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dc.contributor.authorRathbun, Kimberly M
dc.contributor.authorHall, Johanna E
dc.contributor.authorThompson, Stuart A
dc.date.accessioned2010-09-24T22:03:20Z
dc.date.available2010-09-24T22:03:20Z
dc.date.issued2009-08-31en_US
dc.identifier.citationBMC Microbiol. 2009 Aug 8; 9:160en_US
dc.identifier.issn1471-2180en_US
dc.identifier.pmid19664234en_US
dc.identifier.doi10.1186/1471-2180-9-160en_US
dc.identifier.urihttp://hdl.handle.net/10675.2/106
dc.description.abstractBACKGROUND: Campylobacter jejuni is a gastrointestinal pathogen of humans, but part of the normal flora of poultry, and therefore grows well at the respective body temperatures of 37 degrees C and 42 degrees C. Proteomic studies on temperature regulation in C. jejuni strain 81-176 revealed the upregulation at 37 degrees C of Cj0596, a predicted periplasmic chaperone that is similar to proteins involved in outer membrane protein folding and virulence in other bacteria. RESULTS: The cj0596 gene was highly conserved in 24 strains and species of Campylobacter, implying the importance of this gene. To study the role that Cj0596 plays in C. jejuni pathogenesis, a mutant derivative of strain 81-176 was constructed in which the cj0596 gene was precisely deleted. A revertant of this mutant was isolated by restoring the gene to its original chromosomal location using streptomycin counterselection. The cj0596 mutant strain demonstrated a slightly decreased growth rate and lower final growth yield, yet was more motile and more invasive of human intestinal epithelial cells than wild-type. In either single or mixed infections, the mutant was less able to colonize mice than 81-176. The cj0596 mutant also expressed altered levels of several proteins. CONCLUSION: Mutation of cj0596 has an effect on phenotypes related to C. jejuni pathogenesis, probably due to its role in the proper folding of critical outer membrane proteins.
dc.rightsThe PMC Open Access Subset is a relatively small part of the total collection of articles in PMC. Articles in the PMC Open Access Subset are still protected by copyright, but are made available under a Creative Commons or similar license that generally allows more liberal redistribution and reuse than a traditional copyrighted work. Please refer to the license statement in each article for specific terms of use. The license terms are not identical for all articles in this subset.en_US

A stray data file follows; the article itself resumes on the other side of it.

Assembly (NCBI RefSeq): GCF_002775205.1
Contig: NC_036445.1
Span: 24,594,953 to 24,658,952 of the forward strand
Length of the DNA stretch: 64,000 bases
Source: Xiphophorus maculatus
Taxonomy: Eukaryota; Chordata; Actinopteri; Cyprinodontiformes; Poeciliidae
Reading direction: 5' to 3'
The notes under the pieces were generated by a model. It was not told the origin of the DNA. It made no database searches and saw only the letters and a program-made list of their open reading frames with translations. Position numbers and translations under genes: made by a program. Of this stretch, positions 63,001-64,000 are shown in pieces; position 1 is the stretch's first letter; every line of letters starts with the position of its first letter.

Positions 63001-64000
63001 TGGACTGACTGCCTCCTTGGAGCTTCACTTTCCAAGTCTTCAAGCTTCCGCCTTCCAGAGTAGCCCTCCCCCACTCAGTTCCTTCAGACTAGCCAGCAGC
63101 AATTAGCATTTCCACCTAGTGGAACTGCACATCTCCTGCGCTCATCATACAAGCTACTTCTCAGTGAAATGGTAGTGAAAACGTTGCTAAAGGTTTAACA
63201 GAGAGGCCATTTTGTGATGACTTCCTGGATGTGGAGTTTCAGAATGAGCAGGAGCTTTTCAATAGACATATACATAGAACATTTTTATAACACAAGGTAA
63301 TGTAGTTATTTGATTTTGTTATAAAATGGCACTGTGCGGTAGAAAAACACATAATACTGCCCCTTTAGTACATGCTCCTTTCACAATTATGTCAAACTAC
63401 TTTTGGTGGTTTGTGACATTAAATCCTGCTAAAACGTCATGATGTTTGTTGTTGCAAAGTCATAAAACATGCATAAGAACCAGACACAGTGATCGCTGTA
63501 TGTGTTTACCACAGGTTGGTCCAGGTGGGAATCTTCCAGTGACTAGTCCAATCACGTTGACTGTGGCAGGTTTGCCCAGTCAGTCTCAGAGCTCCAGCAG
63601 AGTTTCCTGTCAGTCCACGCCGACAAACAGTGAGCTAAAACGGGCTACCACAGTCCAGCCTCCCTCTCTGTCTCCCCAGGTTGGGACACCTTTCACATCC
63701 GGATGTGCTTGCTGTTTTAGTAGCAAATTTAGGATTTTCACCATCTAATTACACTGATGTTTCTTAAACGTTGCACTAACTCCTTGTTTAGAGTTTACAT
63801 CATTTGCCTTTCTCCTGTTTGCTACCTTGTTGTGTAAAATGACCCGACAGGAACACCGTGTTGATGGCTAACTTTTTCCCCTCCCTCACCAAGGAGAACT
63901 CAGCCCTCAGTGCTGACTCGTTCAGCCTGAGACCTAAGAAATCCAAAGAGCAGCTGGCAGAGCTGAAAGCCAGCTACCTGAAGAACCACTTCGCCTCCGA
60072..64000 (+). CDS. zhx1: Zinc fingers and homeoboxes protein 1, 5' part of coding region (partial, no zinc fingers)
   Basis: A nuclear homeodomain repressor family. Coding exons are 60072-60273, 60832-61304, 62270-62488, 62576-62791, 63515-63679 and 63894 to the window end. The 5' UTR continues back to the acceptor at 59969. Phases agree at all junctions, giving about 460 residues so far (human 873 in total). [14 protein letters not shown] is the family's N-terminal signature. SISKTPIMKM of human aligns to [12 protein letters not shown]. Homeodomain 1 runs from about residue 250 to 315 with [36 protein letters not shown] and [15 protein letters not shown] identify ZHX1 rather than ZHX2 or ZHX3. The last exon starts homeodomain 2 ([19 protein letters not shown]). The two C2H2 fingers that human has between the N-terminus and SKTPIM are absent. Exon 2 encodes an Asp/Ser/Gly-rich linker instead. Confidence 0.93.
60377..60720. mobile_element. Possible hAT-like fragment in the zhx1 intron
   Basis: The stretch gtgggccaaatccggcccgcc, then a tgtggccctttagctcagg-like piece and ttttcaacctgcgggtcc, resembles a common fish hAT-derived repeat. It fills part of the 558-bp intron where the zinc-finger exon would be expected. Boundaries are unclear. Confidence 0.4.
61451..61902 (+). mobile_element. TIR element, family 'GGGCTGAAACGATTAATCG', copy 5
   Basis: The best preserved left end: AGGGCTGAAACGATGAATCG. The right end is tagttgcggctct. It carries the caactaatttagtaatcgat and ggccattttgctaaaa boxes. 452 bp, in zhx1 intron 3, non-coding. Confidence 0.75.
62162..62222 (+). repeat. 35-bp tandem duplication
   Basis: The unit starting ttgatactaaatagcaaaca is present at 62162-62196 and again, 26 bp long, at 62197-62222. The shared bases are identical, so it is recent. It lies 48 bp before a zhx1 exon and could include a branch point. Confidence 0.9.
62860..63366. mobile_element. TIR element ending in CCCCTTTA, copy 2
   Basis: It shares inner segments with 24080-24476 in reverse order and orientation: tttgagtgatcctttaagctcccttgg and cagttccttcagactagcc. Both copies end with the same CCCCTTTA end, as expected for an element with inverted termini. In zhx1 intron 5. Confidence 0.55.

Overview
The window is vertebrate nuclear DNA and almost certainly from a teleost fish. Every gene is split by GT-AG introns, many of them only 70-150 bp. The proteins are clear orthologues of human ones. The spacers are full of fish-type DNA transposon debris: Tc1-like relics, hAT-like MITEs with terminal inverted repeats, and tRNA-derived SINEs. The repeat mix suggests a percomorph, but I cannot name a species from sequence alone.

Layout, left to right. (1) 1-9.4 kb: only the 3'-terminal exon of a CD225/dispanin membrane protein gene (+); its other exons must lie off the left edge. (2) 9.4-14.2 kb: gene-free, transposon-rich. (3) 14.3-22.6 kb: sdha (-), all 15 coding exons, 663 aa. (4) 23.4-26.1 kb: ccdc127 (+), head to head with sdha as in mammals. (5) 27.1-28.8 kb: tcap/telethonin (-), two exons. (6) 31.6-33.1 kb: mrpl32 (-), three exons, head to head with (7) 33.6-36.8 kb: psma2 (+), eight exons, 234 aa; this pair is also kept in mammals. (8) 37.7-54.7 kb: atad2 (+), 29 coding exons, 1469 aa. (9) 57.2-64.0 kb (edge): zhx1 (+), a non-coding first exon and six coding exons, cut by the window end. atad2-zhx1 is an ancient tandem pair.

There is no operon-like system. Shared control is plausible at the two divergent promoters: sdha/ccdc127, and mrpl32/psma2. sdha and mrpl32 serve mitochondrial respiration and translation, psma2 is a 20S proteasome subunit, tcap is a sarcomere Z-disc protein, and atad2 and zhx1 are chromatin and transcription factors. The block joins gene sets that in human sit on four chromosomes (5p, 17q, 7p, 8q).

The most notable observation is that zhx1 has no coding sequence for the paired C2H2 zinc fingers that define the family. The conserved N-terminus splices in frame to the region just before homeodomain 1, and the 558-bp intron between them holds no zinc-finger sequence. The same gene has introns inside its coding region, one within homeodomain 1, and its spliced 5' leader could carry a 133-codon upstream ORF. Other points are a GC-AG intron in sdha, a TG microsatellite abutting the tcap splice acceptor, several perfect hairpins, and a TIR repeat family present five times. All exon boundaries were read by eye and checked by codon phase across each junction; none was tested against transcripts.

dc.subject.meshAnimalsen_US
dc.subject.meshBacterial Proteins / genetics / metabolismen_US
dc.subject.meshCampylobacter Infections / microbiologyen_US
dc.subject.meshCampylobacter jejuni / enzymology / genetics / pathogenicityen_US
dc.subject.meshCell Lineen_US
dc.subject.meshFemaleen_US
dc.subject.meshGene Deletionen_US
dc.subject.meshHumansen_US
dc.subject.meshMiceen_US
dc.subject.meshMice, Inbred BALB Cen_US
dc.subject.meshPeptidylprolyl Isomerase / genetics / metabolismen_US
dc.subject.meshPeriplasmic Proteins / genetics / metabolismen_US
dc.subject.meshPhenotypeen_US
dc.subject.meshProteome / metabolismen_US
dc.titleCj0596 is a periplasmic peptidyl prolyl cis-trans isomerase involved in Campylobacter jejuni motility, invasion, and colonization.en_US
dc.typeJournal Articleen_US
dc.typeResearch Support, N.I.H., Extramuralen_US
dc.identifier.pmcidPMC2782263en_US
dc.contributor.corporatenameDepartment of Biochemistry and Molecular Biologyen_US
refterms.dateFOA2019-04-09T16:19:46Z
html.description.abstractBACKGROUND: Campylobacter jejuni is a gastrointestinal pathogen of humans, but part of the normal flora of poultry, and therefore grows well at the respective body temperatures of 37 degrees C and 42 degrees C. Proteomic studies on temperature regulation in C. jejuni strain 81-176 revealed the upregulation at 37 degrees C of Cj0596, a predicted periplasmic chaperone that is similar to proteins involved in outer membrane protein folding and virulence in other bacteria. RESULTS: The cj0596 gene was highly conserved in 24 strains and species of Campylobacter, implying the importance of this gene. To study the role that Cj0596 plays in C. jejuni pathogenesis, a mutant derivative of strain 81-176 was constructed in which the cj0596 gene was precisely deleted. A revertant of this mutant was isolated by restoring the gene to its original chromosomal location using streptomycin counterselection. The cj0596 mutant strain demonstrated a slightly decreased growth rate and lower final growth yield, yet was more motile and more invasive of human intestinal epithelial cells than wild-type. In either single or mixed infections, the mutant was less able to colonize mice than 81-176. The cj0596 mutant also expressed altered levels of several proteins. CONCLUSION: Mutation of cj0596 has an effect on phenotypes related to C. jejuni pathogenesis, probably due to its role in the proper folding of critical outer membrane proteins.


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